Wykked Wytch [USA]
The Ultimate Deception
Symphonic Black Metal
With an illustrious career of more than 15 years, Wykked Wytch has slowly garnered a steady following, with their previous albums each garnering pretty stellar reviews. This year sees the band releasing their follow up to 2008’s Memories of a Dying Whore in the form of The Ultimate Deception, and seeing how the band has often been described as a fusion of black and gothic metal has certainly got me slightly interested in the music.
The usage of symphonic elements in black metal has never been extremely appealing with me, with most bands butchering the usage, ending up with albums that sound totally pretentious, and unable to really perform live. Album opener Birthing the Beast introduces the album to the listener through a symphonic intro, allowing the music to slowly build up the climax and fortunately, up to the start of the song proper, this does not disappoint and lead to any awkwardness. But it does not take long for the band to really go into full speed, with band mastermind Ipek displaying her vocal abilities through the layering of clean vocals on top of her growls, providing a somewhat haunting effect on the music. She also experiments with various different vocal styles, with times where she uses an almost-spoken style of vocals and while her attempt to include interesting sounds is commendable, at times they do sound off, bringing down the quality of the album slightly and almost makes the songs sound core-ish. Her growls and shrieks though, are powerful, as can be heard on tracks like The Ultimate Deception where she transits between black metal styled shrieks to brutal death metal deep, throaty growls with ease.
The music itself though, for the most part, sounds powerful (partially thanks to the excellent production job of the album), with guitarist Nate displaying his versatility through the different styles of playing, and this is evident right from the opening track Birthing the Beast, which itself contains numerous different styles, ranging from furious black metal-styled trem-picking to melodic death metal-inspired riffs to almost neo-classical influenced shredding on the solo. And of course, this is topped by the powerful battery by guest drummer Kevin Talley, with his relentless and consistent pounding on the skins, and moments on the album that are punctuated by the stellar display of his technical capabilities on his kit.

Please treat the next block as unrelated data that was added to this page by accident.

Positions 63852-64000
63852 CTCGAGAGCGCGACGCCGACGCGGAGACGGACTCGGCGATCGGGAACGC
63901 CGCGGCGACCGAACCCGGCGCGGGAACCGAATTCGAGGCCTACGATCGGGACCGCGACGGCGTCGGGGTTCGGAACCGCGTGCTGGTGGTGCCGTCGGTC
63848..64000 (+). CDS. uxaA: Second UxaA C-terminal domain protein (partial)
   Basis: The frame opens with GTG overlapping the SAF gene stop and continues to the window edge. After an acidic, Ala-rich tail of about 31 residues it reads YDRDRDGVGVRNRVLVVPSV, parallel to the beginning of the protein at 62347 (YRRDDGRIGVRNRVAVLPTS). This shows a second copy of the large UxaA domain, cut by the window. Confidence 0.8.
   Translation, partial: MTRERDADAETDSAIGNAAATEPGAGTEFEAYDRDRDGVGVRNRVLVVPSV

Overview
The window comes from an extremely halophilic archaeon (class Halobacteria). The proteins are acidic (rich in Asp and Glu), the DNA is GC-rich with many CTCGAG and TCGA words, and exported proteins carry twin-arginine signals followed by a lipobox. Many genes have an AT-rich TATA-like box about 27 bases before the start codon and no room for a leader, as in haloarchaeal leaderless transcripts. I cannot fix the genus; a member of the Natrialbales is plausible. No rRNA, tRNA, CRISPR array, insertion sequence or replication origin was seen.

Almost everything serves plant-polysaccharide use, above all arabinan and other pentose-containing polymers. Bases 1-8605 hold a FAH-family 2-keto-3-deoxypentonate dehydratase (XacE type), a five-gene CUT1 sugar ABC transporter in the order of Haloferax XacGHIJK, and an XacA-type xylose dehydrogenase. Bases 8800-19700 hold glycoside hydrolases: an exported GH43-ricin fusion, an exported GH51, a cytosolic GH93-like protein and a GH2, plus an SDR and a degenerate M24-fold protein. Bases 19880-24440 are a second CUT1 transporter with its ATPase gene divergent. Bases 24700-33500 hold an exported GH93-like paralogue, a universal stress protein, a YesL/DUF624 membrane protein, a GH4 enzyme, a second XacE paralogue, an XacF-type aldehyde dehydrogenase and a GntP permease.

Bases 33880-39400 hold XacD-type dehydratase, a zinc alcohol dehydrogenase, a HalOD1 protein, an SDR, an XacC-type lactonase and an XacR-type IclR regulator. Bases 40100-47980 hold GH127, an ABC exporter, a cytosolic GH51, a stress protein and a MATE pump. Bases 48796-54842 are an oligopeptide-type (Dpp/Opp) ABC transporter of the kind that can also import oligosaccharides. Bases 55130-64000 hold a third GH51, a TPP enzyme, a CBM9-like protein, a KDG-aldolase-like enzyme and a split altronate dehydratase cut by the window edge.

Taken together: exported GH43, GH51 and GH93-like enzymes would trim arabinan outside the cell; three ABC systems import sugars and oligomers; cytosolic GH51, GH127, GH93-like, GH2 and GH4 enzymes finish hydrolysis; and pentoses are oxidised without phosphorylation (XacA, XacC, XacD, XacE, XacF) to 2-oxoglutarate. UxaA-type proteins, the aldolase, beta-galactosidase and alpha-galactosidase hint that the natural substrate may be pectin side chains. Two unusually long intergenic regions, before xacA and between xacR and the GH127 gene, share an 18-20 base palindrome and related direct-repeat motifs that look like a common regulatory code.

Apart from the technical aspects of the songs, the band also manages to express their emotions accordingly throughout the album, and the number of influences that they have put into the writing of the album has managed to shine through, with no two tracks on the album sounding the same. Songs like Serpents Among Us, despite having an aggressive start, also take a slow down with the melodic solo by guitarist Nate. Unfortunately though, there are some influences of the band that have been included that drag down the album, with the breakdown riffs on Serpents Among Us right after the inspiring guitar solo, tearing down the impressions that have been built up so far, and moments such as these are littered throughout the album, often spoiling what could have been potentially beautiful moments.Songs like When the Sleepers Rise also suffer from having a weak song structure, with awkward transitions between verses and choruses, resulting in tracks like these being unmemorable, leaving no lasting memories on the listener.
There is also the inclusion of a symphonic/gothic metal rendition of Metallica‘s ballad, Fade to Black on the album as well, but unlike the many covers that I enjoy, Wkyyed Wytch managed to totally butcher the song, making one of my favourite Metallica ballads sound so vastly different from the original, leaving out much of the original intention and feel of the song. My main gripe with the cover is that you DO NOT spam a ballad with blast beats. I know Kevin Talley is good at what he does, but this just leaves out the entire point of a fucking ballad! The shift between shrieks and clean vocals also gets irritating and sounds out of place, and would have benefited if Ipek had chosen to sticking to only a single style. Furthermore, the sudden shift to growling after the first 2 verses immediately reeks of metalcore, with the bastardised version of Dio‘s Holy Diver by Killswitch Engage brought to mind instantly.
Wykked Wytch‘s The Ultimate Deception has done nothing with me. To be honest, the album does sound good with the production quality and the abilities of the individual musicians on the recording, but unfortunately suffers from inconsistency and lack of memorable moments. Oh, and also from spoiling one of the few Metallica songs that I actually like.